ADHD College Student Adjustments
Students with ADHD tend to have a harder time adjusting to the faster pace and self-directed study schedule of college. As such, it is very important for ADHD patients to begin their higher education career with a plan to help them make a successful transition. While many colleges offer specialized support resources to students with ADHD, you should arrive with a strategy already in place.
You should also remain in close consultation with your doctor, as many children with ADHD are taken off their medication in their late teens or early twenties. Discontinuing your ADHD medication before you start college may make the transition even harder.
Tips for Adjusting to the College Learning Environment
Ideally, you should start planning for your eventual adjustment to college several years before you leave high school. However, it is never too late to begin implementing lifestyle modifications which will increase your chances of succeeding in higher education environments. Here are some of the top tips from experts:
- Practice independent living. As you prepare to go away to college, start self-directing your own schedule. Manage your own wake-up times and bedtimes, and practice independent living. You’ll find that it will be easier to make the transition if you’ve already built these skills, rather than having to learn them while you are also adjusting academically.
- Apply successful models to the college environment. As you have progressed through high school, chances are you have found some coping and management strategies that work for you. Create a plan for importing these strategies to the college environment, which is more intensive with less supervision.
- Keep your diagnosis to yourself among your peers. Abuse of ADHD drugs is common on college campuses, and if you have ADHD, you may be subjected to peer pressure to sell or share your medication, particularly at exam time. Not only is this illegal, but it can also compromise your own ability to perform if you don’t have enough medication to take on a daily basis.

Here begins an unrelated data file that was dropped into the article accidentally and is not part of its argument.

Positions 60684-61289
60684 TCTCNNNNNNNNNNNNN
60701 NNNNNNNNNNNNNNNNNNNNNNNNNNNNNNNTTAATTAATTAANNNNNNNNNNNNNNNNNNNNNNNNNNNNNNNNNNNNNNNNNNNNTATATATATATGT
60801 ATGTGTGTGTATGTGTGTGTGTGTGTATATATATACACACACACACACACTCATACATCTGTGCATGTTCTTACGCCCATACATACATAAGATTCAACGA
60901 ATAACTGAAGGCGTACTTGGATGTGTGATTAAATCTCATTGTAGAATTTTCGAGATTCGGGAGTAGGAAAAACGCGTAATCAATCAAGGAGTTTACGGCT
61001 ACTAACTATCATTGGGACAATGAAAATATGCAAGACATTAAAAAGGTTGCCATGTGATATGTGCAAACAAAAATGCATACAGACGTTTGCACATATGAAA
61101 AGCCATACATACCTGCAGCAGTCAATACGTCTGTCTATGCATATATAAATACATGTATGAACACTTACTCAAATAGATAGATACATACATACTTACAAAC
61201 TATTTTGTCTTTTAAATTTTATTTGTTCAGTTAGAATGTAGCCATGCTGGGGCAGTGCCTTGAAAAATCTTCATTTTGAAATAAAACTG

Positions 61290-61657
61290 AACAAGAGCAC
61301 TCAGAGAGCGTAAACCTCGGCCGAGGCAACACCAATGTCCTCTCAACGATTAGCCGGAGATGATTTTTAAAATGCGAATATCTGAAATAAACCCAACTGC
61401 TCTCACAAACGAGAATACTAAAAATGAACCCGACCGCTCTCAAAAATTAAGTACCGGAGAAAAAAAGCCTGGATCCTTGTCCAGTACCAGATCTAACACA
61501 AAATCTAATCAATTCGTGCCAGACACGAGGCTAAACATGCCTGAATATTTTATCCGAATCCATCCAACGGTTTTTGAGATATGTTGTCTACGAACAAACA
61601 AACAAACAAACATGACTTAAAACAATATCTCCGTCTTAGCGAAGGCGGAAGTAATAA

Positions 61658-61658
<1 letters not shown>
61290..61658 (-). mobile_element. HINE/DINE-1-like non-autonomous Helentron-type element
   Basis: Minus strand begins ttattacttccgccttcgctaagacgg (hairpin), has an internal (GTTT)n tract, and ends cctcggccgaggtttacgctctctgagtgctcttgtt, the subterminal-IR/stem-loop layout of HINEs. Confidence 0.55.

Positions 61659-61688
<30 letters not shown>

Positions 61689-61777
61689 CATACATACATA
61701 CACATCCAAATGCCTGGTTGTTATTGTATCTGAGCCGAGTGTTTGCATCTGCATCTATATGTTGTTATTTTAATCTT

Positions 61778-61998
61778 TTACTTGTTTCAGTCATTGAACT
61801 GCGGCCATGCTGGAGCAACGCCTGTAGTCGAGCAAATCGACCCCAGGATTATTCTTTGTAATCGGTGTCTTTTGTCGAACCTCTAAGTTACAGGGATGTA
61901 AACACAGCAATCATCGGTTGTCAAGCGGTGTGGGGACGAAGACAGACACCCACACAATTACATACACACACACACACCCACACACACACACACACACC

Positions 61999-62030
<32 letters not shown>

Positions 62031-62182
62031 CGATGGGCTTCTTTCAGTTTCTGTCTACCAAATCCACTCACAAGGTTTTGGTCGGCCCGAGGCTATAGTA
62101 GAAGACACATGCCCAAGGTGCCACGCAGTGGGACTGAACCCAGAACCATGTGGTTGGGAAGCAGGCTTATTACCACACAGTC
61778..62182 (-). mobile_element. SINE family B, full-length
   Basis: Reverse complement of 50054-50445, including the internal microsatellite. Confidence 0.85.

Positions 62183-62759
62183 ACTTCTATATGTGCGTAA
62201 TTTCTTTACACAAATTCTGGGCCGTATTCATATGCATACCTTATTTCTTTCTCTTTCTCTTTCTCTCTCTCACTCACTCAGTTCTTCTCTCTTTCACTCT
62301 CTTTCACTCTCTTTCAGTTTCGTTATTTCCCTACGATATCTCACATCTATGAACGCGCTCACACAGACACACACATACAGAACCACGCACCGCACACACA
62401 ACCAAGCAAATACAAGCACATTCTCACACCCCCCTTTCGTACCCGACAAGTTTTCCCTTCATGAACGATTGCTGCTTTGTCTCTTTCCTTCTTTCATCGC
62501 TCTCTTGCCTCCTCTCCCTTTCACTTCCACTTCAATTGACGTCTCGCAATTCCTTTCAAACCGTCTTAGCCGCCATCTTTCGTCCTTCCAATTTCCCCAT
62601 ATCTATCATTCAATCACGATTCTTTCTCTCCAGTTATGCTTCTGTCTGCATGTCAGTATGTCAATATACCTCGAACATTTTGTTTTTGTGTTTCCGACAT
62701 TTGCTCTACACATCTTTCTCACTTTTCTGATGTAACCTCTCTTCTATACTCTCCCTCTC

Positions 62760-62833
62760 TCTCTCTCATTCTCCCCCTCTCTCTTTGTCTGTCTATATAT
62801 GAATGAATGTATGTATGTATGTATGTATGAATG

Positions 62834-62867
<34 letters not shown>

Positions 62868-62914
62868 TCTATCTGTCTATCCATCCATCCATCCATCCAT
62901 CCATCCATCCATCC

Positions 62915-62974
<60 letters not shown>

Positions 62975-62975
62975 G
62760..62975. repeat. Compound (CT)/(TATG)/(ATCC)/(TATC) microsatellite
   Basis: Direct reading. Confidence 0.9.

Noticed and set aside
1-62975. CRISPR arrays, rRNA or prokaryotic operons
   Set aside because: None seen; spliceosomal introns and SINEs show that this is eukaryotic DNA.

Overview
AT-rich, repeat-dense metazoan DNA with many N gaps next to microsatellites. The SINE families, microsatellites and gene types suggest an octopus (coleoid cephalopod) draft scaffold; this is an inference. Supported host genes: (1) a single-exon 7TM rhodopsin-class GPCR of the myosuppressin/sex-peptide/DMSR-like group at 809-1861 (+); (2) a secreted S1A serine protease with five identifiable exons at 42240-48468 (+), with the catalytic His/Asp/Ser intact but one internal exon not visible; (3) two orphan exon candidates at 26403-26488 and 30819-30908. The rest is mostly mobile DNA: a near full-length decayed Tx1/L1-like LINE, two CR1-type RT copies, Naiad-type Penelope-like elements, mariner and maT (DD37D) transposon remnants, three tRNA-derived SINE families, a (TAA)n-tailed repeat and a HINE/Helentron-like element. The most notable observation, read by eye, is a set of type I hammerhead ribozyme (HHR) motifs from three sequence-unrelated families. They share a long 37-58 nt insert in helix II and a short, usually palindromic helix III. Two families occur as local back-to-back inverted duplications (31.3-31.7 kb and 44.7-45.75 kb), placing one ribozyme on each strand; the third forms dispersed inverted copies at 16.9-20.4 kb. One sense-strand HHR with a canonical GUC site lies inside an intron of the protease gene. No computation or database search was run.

- Disclose your condition to your instructors. While most experts recommend that you not disclose your diagnosis openly to your peers, it is a good idea to let your instructors know that you have ADHD. They may be more forthcoming with extensions, and in some cases, you may be given extra time to complete examinations.
- Manage your schedule. While many students with ADHD plan to take very light course loads in their first semesters, this can actually be detrimental as your schedule may not provide enough structure. Work on striking the right balance by starting with a full course load, then adjusting it if necessary.
- Ask for help. Getting help when you need it shows strength of character, not weakness. Don’t hesitate to reach out to campus support networks, instructors, parents and your doctor if you need help.
Your first semester will come with many challenges, but if you prepare properly, you’ll be equipped to meet them. Don’t worry too much if you struggle to adapt to college life — many students do. There’s nothing wrong with taking a lighter course load or cutting back on extracurricular activities to give yourself more time to study and complete assignments.